Equally important, we don’t know what happened in the minutes and seconds before the dust up. Maybe LSM had been walking down the hall minding his own business, and DSM had been harassing him from behind until LSM finally turned around and the fight broke out. Or maybe they had had fisticuffs already and LSM walked away and DSM followed and then they fought again. Or some other scenario.

We also don’t know what, if anything, was said (or shouted or screamed). Perhaps DSM had been spitting insults at LSM as they walked down the hall. Maybe DSM came up behind LSM and said, “turn around you son of a bitch,” and when LSM turned around, DSM hurled obscenities at him and hit him in the stomach. We don’t know, because there’s no sound on the video. And because of the camera angle and the way the men are positioned, it’s hard to tell who was the provocateur. Who was it that pushed, shoved, or “lashed out” first? Was LSM truly the assailant? Or was it the other way around? Was LSM defending himself against DSM, and because LSM was bigger, DSM got the worst of it? One thing is sure, at the start of V1, LSM’s left side, and perhaps his back are turned toward DSM.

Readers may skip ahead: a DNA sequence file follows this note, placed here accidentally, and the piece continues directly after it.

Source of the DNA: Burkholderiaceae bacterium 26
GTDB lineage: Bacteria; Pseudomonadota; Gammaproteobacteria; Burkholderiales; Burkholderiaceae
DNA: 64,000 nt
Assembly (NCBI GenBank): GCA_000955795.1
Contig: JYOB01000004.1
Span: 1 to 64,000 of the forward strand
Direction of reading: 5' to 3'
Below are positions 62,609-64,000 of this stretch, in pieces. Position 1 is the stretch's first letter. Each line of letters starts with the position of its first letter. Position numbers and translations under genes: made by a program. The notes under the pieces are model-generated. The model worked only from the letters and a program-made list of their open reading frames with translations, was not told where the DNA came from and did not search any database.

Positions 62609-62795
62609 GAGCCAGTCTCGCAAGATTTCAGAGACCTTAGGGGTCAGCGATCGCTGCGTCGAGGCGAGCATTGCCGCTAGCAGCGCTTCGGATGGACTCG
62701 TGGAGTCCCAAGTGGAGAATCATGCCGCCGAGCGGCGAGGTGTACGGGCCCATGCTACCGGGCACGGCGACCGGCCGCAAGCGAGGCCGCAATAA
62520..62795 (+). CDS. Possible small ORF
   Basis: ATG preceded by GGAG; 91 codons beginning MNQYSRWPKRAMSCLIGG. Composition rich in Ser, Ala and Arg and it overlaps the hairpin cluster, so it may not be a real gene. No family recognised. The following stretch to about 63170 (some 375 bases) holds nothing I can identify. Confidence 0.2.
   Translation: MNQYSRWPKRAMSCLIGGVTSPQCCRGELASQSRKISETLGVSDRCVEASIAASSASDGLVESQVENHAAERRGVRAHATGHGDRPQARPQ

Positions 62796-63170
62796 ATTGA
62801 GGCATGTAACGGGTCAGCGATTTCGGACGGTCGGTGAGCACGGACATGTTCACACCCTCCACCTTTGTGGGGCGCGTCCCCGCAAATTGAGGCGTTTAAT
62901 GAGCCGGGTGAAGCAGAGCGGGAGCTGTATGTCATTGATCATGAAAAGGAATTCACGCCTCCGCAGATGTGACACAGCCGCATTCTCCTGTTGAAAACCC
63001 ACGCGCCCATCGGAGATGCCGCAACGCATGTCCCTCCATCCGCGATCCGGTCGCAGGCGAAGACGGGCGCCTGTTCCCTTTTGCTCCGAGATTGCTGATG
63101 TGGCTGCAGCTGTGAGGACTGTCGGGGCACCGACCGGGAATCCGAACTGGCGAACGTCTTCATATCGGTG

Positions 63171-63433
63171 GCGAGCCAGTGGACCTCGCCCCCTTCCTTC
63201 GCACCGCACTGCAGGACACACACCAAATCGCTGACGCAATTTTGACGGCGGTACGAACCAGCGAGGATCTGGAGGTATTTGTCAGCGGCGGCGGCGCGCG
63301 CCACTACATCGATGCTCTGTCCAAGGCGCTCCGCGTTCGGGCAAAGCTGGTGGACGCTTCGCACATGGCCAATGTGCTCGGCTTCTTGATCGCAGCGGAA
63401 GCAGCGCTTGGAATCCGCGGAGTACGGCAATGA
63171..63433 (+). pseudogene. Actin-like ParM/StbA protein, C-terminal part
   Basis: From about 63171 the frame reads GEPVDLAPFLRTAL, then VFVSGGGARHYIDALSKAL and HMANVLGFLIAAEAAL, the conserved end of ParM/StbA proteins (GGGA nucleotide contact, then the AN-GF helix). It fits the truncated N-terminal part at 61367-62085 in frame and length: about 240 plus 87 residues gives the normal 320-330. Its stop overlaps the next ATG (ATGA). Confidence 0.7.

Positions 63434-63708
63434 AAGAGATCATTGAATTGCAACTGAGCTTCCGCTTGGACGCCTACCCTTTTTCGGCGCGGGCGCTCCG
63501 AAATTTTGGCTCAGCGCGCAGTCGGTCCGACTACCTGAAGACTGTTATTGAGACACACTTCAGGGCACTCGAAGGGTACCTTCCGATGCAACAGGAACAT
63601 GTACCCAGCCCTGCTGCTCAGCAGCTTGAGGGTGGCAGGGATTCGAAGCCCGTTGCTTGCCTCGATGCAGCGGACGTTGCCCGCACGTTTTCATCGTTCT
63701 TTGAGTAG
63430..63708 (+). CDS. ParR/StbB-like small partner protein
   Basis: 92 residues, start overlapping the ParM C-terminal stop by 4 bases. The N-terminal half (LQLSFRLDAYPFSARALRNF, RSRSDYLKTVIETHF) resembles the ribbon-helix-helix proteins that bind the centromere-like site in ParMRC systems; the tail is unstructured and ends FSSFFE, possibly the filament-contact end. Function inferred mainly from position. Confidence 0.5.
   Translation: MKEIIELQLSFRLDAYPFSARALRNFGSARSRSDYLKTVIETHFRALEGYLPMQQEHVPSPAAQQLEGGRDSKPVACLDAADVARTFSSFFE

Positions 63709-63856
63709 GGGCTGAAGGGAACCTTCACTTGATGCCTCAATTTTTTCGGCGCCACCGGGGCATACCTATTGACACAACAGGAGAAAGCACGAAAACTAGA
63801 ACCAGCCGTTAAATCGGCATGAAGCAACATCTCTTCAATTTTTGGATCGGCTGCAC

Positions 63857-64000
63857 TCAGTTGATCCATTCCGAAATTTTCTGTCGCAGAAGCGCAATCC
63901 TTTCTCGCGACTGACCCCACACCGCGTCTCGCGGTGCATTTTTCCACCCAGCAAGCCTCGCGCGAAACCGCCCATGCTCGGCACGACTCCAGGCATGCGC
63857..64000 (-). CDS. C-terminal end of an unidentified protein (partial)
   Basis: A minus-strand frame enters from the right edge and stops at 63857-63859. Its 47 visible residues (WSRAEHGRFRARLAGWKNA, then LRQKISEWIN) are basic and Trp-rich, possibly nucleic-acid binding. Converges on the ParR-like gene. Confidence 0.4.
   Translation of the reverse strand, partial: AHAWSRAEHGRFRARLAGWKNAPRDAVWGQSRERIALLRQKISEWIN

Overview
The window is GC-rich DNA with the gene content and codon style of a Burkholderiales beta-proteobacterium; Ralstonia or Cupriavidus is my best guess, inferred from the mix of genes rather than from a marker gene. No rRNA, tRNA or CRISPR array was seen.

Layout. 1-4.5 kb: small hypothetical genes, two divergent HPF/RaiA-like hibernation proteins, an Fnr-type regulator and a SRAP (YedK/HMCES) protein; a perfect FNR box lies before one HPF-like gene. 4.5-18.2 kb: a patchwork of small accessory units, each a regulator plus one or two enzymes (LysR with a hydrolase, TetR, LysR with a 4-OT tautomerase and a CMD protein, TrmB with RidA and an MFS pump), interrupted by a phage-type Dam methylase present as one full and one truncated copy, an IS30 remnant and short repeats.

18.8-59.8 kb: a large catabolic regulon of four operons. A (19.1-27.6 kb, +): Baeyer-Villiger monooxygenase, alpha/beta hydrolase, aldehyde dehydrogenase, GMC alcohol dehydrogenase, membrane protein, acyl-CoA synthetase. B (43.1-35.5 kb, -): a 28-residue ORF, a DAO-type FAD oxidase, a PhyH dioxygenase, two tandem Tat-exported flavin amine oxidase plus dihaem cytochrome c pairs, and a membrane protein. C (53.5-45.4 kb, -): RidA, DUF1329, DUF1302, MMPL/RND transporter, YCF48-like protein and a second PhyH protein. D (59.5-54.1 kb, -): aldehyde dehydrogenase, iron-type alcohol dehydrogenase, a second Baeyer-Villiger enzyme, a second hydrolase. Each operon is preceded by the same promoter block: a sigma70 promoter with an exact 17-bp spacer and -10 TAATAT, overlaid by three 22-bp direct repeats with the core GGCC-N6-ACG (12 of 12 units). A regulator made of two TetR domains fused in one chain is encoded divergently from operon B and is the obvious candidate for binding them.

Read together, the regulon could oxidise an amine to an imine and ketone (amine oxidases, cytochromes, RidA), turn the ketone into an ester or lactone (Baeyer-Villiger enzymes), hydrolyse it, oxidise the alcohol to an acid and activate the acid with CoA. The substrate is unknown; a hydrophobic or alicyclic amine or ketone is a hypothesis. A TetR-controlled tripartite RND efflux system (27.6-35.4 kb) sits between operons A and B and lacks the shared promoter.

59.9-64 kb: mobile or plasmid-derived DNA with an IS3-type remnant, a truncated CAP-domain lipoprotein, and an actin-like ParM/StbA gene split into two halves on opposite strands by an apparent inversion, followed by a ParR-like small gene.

It’s clear (to me at least), based on what I see in V1, that this is a fight, not an unprovoked assault. What remains unclear is who started it. If I were a betting person, based on the fact that LSM appears to have been walking away from DSM before the action starts, and he turns around to face DSM, that it’s more likely that DSM is the instigator.

But I could be wrong. I can’t know for sure, because I am missing a whole lot of information with respect to what caused LSM and DSM to end up in a fight. If I had access to the footage starting five or 10 seconds earlier, I would have more information and could make a more educated guess. But perhaps even another 15 or 20 seconds would not be enough to make a call on what caused the altercation. There are simply too many variables. And if I can’t make a call, how can Marketplace?

This is not to make light of a tragic situation, or to lessen the seriousness of what happened. Two men who were supposed to be safe in care got in a fight. One of them died, likely as a result of the fight. Those are the facts. But the truth of what happened and why remains to be seen. One part of the truth is that most resident-on-resident incidents such as this one are not the result of dementia as was irresponsibly implied in this “investigative” piece.